{{featured_button_text}}
Midland Metal Products brings 135 jobs to Hammond, is hiring

Midland Metal Products has moved into the former Lear plant on 165th Street in Hammond.

Midland Metal Products, a Chicago manufacturer founded 95 years ago, has taken over the former Lear seat factory on 165th Street in Hammond.

Hammond Mayor Thomas McDermott said the company, which makes metal fixtures for the retail, gaming, agricultural, telecommunications, furniture, lighting and architecture sectors, was relocating its manufacturing operations from Illinois.

The company long had been based in Chicago's Bridgeport neighborhood by the south branch of the Chicago River.

"Midland Metal Products moved to Hammond due to better business climate and convenient location," Hammond Director of Economic Development Anne Anderson said. "They have around 135 employees. We will work with them on any hiring needs they have."

The company has posted a number of job openings in Hammond on hiring websites, including for an assistant buyer for purchasing, a timekeeper, a metal fabrication supervisor training and spot welding machine set-up/supervisor apprentice.

Midland Metal is investing about $7 million in the 112,000-square-foot factory at 1401 165th St., where Lear had made seats for the Ford Explorer and other vehicles from 1994 until earlier this year, when it moved to a new $30 million, 240,000-square-foot facility in Hammond just south of the East Chicago South Shore Line station.

"It's good the space was taken over so quickly," McDermott said. "You don't want to see industrial properties sitting vacant, and they moved in almost right away."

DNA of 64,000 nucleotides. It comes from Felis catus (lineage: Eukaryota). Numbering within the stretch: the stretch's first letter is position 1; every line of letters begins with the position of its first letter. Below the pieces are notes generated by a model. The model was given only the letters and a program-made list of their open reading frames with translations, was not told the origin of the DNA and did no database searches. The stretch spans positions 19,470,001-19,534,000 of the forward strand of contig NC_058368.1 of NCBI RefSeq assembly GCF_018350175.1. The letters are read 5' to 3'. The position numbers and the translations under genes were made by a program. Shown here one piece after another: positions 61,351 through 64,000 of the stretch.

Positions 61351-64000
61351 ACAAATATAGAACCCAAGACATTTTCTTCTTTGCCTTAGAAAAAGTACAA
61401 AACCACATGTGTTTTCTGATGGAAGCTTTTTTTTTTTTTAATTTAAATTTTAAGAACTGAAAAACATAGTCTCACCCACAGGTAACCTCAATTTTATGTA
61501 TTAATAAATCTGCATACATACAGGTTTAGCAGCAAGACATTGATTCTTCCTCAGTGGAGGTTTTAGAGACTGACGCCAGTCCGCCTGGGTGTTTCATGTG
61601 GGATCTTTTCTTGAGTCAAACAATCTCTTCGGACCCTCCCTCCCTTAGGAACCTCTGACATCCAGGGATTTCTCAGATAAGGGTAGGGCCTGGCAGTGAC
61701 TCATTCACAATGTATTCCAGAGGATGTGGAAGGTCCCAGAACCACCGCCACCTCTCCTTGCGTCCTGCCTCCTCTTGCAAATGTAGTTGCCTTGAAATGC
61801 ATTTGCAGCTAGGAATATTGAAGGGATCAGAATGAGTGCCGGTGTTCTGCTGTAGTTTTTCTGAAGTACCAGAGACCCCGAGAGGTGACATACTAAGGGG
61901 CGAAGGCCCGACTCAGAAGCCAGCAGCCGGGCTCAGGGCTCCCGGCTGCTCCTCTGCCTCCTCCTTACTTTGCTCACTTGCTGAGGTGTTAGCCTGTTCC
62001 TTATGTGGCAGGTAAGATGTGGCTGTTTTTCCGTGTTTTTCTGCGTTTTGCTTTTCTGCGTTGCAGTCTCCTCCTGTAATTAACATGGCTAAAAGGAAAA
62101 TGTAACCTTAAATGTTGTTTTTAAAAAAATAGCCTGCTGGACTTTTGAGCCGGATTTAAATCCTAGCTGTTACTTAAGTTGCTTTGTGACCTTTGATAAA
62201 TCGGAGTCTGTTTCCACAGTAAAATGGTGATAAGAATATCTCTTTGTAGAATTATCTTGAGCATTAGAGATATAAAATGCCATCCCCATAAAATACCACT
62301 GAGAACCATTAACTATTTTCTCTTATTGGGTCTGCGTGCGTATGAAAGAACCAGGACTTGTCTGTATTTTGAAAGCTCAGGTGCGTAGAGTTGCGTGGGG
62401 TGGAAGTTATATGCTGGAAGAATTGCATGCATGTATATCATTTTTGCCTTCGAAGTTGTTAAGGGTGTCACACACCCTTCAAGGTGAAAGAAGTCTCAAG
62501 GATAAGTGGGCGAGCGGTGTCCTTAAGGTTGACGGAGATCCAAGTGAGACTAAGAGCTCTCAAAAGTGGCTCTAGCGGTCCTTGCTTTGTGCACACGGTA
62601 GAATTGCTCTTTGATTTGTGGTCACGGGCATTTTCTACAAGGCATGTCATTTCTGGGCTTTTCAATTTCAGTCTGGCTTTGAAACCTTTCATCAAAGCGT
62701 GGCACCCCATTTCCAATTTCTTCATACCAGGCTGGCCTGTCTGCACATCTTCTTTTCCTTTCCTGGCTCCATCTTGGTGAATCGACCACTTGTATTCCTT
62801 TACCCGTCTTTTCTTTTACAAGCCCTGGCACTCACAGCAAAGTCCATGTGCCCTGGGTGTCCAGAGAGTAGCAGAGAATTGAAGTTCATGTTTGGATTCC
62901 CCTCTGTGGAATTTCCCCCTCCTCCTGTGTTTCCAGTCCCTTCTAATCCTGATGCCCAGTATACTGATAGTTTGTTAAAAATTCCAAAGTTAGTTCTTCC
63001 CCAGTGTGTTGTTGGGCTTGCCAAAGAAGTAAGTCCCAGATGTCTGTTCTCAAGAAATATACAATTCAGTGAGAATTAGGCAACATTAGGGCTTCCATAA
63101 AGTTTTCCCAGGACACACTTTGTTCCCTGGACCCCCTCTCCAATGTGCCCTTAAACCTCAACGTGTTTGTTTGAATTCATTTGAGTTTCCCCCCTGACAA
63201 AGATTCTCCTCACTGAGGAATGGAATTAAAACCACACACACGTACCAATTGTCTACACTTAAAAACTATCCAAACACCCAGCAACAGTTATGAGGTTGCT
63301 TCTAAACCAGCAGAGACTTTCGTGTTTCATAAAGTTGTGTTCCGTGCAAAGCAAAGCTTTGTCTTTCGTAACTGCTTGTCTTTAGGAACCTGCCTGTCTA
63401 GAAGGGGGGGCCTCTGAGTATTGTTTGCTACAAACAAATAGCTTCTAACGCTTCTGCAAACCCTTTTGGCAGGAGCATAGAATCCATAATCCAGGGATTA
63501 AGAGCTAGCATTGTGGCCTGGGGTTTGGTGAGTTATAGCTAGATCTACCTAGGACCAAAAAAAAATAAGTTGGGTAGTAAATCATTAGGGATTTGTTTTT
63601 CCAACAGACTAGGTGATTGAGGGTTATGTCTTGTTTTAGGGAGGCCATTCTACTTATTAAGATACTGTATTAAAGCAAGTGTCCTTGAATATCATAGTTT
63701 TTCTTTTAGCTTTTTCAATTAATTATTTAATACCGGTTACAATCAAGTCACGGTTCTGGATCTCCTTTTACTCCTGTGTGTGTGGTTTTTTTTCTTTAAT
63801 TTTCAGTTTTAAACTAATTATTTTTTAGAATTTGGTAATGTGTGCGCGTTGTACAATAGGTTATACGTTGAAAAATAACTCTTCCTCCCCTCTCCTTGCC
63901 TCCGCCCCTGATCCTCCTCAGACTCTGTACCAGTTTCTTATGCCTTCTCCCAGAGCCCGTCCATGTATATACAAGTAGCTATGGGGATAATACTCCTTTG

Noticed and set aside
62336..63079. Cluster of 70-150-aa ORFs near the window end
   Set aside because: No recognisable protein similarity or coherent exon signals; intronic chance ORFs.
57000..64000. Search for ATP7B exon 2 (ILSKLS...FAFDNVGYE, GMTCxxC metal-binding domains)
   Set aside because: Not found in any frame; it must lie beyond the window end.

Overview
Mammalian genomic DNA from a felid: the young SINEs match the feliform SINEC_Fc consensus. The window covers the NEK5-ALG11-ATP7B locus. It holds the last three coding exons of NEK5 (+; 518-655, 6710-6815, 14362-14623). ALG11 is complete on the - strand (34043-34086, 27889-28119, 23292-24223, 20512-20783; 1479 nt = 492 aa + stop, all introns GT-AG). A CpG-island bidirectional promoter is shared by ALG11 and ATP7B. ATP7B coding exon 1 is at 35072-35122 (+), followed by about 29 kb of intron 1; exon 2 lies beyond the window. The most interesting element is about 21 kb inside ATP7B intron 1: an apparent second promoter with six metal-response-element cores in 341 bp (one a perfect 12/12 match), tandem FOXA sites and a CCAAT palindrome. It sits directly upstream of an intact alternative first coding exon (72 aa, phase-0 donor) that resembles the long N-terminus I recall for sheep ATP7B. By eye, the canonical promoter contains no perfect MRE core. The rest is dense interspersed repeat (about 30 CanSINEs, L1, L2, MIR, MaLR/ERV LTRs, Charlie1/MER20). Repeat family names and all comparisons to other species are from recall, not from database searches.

Anderson said Midland Metal Products had plans to expand the existing building by 15,000 square feet.

The metal fabrication company uses lasers, CNC, 3D CAD/CAM, advanced machine-tool technology and robotics to make a variety of products, such as retail point-of-sale display stands for gift cards, nutrition bars, cereal. and pop. It handles everything from conceptual design, engineering and prototyping to production, assembly and packing.

Its shop uses a number of production techniques, including laser cutting, turret punching, metal forming, wire forming, tube fabricating, welding and powder coating.

10 most in-demand jobs in Northwest Indiana for those with just a high school degree

4
0
5
0
0

Business Reporter

Joseph S. Pete is a Lisagor Award-winning business reporter who covers steel, industry, unions, the ports, retail, banking and more. The Indiana University grad has been with The Times since 2013 and blogs about craft beer, culture and the military.